Alex Rodriguez continued his string of Instagram live interviews with current and former Mets on Tuesday, this time welcoming Keith Hernandez.
After speaking with Pete Alonso on Sunday and then Darryl Strawberry on Monday, A-Rod welcomed Hernandez, the 11-time Gold Glove winner, one of the leaders of the 1986 World Series Champion Mets, and of course, a member of the SNY booth.
Hernandez and Rodriguez touched on a number of different topics, including who some of Hernandez's favorite defensive first basemen in the game today are, but they also spoke about how the game has changed.
One of the new trends in baseball today is teams having their best power hitters bat out of the two-hole in the lineup, as opposed to the 3-4-5 spots.
Take Aaron Judge, for example. Judge is undoubtedly one of the best pure power hitters in the game, and he's hit second in the Yankees' lineup 235 times over his career, easily the most of any spot. Even Pete Alonso started 70 games in the two-hole his rookie season with the Mets, the most of any spot in the order.
While Hernandez and Rodriguez understand the logic of putting your best power hitter there, Hernandez sees things more traditionally.
"I'm old school," Hernandez said. "You cannot put a lineup of eight guys, eight Alex Rodríguezes, that are going to hit you 35-40 home runs a year. You've got to have a balanced lineup, left and right, and table-setters at the top of the order. I know that they like to hit their big guys in the two-hole today to get more at-bats. To me, if that's where you're putting your best bopper, and I know they say they get up more times (hitting second). In the American League I can see it because of the DH, but not with the pitcher hitting ninth.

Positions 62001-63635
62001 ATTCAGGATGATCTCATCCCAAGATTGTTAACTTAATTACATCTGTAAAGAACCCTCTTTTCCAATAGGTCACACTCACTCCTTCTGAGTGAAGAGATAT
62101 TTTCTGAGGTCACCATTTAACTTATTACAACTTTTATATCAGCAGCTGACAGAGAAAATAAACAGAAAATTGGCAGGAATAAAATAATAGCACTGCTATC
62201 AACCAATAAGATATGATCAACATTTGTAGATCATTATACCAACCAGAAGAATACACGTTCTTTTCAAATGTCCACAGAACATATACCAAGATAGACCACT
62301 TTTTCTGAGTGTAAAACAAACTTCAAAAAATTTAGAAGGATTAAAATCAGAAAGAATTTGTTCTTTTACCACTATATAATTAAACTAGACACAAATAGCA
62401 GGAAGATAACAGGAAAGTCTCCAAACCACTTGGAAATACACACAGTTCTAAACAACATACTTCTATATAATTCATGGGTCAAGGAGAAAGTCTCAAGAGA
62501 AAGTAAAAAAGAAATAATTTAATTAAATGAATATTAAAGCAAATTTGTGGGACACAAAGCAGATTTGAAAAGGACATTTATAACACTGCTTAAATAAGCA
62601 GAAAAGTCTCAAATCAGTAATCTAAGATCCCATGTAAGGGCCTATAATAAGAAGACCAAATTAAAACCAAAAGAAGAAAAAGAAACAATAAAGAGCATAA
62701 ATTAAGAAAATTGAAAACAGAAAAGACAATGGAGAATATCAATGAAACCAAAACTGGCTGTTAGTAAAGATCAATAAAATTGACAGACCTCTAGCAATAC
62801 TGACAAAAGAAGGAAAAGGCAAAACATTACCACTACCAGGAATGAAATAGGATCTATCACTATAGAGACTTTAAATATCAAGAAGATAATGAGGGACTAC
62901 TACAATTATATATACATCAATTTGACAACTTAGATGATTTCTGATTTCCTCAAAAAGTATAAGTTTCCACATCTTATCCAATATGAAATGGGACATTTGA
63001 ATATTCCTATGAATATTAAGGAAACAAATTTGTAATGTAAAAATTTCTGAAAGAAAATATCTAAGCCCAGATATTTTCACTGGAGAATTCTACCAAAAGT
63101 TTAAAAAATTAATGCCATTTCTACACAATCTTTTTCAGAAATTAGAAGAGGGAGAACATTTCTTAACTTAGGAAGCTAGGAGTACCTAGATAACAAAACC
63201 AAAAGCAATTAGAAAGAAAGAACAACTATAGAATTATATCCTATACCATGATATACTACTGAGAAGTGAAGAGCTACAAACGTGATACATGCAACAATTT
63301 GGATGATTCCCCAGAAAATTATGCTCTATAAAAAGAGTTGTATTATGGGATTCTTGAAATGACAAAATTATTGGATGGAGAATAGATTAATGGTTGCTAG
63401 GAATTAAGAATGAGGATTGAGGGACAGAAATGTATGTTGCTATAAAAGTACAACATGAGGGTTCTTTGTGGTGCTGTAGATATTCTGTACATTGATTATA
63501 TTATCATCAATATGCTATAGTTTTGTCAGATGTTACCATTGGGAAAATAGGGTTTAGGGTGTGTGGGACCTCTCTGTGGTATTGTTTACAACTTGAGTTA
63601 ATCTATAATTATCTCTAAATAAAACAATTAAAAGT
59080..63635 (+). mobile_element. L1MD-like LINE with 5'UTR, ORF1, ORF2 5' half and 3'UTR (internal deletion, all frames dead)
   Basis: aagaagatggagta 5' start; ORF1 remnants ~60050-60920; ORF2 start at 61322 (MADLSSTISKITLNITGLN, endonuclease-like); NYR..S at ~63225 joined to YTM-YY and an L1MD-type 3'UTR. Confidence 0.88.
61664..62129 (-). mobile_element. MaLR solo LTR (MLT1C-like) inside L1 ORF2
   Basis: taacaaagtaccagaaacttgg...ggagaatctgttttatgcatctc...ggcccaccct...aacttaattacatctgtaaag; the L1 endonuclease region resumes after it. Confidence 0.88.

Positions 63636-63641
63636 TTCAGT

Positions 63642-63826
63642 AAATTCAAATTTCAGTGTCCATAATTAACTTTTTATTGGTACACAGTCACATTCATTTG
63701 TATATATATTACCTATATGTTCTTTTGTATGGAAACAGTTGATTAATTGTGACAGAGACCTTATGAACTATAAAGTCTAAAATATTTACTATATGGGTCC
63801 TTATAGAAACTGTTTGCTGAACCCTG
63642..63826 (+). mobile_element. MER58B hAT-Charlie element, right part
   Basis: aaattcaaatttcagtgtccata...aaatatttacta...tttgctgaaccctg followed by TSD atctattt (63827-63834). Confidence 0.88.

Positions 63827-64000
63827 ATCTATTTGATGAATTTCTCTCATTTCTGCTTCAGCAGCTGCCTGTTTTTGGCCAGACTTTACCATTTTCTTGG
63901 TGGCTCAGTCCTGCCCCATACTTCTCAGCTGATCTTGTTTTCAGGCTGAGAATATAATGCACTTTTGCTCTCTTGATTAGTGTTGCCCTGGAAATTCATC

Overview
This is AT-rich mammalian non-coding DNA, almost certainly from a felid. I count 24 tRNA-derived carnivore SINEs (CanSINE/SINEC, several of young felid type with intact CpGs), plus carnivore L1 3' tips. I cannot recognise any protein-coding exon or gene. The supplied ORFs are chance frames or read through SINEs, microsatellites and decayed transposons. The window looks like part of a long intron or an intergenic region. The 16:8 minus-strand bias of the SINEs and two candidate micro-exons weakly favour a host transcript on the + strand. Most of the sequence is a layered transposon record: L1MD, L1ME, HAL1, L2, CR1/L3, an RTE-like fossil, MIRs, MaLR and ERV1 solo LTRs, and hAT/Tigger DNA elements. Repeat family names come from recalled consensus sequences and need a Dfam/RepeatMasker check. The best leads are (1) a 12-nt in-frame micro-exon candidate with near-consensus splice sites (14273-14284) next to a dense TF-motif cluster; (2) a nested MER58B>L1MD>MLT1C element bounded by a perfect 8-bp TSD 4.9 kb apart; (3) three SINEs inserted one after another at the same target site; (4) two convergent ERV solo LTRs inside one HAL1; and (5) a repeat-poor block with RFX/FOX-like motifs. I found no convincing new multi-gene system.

"I'm a traditionalist. You've got speed at the top, the one-two hitters. Guys that can handle the bat, get on base, second hitter is a guy who can hit-and-run, but that's another lost art of the game. They don't believe in that. Guys who can take pitches and allow the steal, then your big boppers come in, your traditional third hitter, your best hitter in the lineup average-wise, clutch hitter, line-drive hitter, then comes your 4-5-6 hitters. …That's the meat of the order."
Hernandez joked that if he was putting together a lineup today, he wouldn't have Rodriguez -- who crushed a whopping 696 homers in his career -- batting anywhere but third or fourth.
"That's where I'd want you hitting. I wouldn't hit you second," said Hernandez. "I'd hit you fourth … You're never gonna hit second for me."